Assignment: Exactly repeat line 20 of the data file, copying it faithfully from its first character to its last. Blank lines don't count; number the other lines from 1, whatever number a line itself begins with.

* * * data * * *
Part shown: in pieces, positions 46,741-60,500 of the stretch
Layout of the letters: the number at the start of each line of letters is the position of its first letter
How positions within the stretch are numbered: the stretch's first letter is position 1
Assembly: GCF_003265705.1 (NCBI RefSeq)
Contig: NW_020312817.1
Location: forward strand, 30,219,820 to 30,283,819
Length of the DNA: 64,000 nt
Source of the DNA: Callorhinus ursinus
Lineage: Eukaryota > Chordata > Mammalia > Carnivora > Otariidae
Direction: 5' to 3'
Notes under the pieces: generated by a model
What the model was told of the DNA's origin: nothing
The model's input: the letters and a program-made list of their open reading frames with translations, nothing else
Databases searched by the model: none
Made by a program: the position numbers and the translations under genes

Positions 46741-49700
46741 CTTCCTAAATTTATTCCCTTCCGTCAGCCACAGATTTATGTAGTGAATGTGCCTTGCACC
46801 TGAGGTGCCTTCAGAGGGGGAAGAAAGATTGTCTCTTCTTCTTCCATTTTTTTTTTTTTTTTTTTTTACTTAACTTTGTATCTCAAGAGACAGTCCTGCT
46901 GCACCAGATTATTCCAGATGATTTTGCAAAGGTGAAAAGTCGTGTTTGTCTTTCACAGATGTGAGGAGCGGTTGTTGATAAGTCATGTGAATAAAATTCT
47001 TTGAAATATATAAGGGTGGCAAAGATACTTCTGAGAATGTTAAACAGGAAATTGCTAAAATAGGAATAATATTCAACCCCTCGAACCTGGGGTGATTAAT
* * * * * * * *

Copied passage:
47001 TTGAAATATATAAGGGTGGCAAAGATACTTCTGAGAATGTTAAACAGGAAATTGCTAAAATAGGAATAATATTCAACCCCTCGAACCTGGGGTGATTAAT